black telephones, questions
walls and small children ask,

and answering all calls of nature.

(IV)

Watch your step, watch it, I say,
especially at the first high
threshold,

and the sudden low
one near the end
of the flight
of stairs,

and watch
for the last
step that’s never there.

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Elements Of Composition

Composed as I am, like others,
of elements on certain well-known lists,
father’s seed and mother’s egg

gathering earth, air, fire, mostly
water, into a mulberry mass,
moulding calcium,

carbon, even gold, magnesium and such,
into a chattering self tangled
in love and work,

scary dreams, capable of eyes that can see,
only by moving constantly,
the constancy of things

like Stonehenge or cherry trees;

add uncle’s eleven fingers
making shadow-plays of rajas
and cats, hissing,

becoming fingers again, the look
of panic on sister’s face
an hour before

her wedding, a dated newspaper map,
of a place one has never seen, maybe
no longer there

after the riots, downtown Nairobi,
that a friend carried in his passport
as others would

a woman’s picture in their wallets;

add the lepers of Madurai,
male, female, married,
with children,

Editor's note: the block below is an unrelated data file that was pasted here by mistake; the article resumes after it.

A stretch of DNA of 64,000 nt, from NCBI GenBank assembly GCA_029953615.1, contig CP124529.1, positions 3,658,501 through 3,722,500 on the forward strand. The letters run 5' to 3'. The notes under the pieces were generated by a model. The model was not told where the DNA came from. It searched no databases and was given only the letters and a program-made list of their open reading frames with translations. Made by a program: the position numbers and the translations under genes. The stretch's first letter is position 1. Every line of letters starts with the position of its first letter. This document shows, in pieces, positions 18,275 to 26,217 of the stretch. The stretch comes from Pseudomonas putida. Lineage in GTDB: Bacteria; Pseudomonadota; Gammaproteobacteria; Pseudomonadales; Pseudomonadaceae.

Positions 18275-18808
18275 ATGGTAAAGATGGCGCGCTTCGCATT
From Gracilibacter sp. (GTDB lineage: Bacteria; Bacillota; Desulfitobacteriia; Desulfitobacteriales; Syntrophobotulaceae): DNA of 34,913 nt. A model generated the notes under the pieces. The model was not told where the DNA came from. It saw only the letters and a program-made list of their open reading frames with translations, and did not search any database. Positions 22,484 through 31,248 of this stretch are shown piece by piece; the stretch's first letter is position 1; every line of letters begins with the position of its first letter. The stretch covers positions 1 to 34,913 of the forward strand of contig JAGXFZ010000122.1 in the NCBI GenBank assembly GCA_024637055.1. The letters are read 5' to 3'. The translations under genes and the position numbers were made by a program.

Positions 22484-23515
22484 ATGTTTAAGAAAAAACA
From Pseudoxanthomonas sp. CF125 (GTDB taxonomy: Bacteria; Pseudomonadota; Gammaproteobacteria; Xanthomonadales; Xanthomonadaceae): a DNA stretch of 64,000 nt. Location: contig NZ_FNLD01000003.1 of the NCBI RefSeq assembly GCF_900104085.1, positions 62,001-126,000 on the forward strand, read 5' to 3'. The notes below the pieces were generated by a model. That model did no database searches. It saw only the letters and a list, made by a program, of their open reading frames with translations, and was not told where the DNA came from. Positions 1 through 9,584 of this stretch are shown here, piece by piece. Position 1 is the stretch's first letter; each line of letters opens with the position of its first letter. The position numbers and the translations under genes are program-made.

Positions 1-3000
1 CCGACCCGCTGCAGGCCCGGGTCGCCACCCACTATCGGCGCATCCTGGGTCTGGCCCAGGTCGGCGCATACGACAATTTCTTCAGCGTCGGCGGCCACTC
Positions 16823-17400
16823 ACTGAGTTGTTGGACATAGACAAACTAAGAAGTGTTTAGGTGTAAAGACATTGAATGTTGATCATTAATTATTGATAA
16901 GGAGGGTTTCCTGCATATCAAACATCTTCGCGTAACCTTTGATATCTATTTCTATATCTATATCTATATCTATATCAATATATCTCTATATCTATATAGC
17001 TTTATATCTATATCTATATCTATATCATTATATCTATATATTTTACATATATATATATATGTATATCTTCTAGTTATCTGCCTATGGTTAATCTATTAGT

lion faces, crabs for claws,
clotted on their shadows
under the stone-eyed

goddesses of dance, mere pillars,
moving as nothing on earth
can move &mdash

I pass through them
as they pass through me
taking and leaving

affections, seeds, skeletons,

millennia of fossil records
of insects that do not last
a day,

body-prints of mayflies,
a legend half-heard
in a train

of the half-man searching
for an ever-fleeing
other half

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through Muharram tigers,
hyacinths in crocodile waters,
and the sweet

twisted lives of epileptic saints,

and even as I add
I lose, decompose,
into my elements

into other names and forms,
past, and passing, tenses
without time,

caterpillar on a leaf, eating,
being eaten.

Extended Family

Yet like grandfather
I bathe before the village crow

the dry chlorine water
my only Ganges

the naked Chicago bulb
a cousin of the Vedic sun

slap soap on my back
like father

and think
in proverbs

like me
I wipe myself dry

with an unwashed
Sears turkish towel

like mother
I hear faint morning song

(though here it sounds
Japanese)

and three clear strings
nextdoor

through kitchen
clatter

like my little daughter
I play shy

hand over crotch
my body not yet full

of thoughts novels
and children

I hold my peepee
like my little son

play garden hose
in and out
the bathtub

like my grandson
I look up

unborn
at myself

like my great
great-grandson

I am not yet
may never be

my future
dependent

on several
people

yet
to come

Prayers To Lord Murugan

(1)

Lord of new arrivals
lovers and rivals:
arrive
at once with cockfight and banner—
dance till on this and the next three
hills

women’s hands and the garlands
on the chests of men will turn like
chariotwheels

O where are the cockscombs and where
the beaks glinting with new knives
at crossroads

when will orange banners burn
among blue trumpet flowers and the shade
of trees

waiting for lightnings?

(2)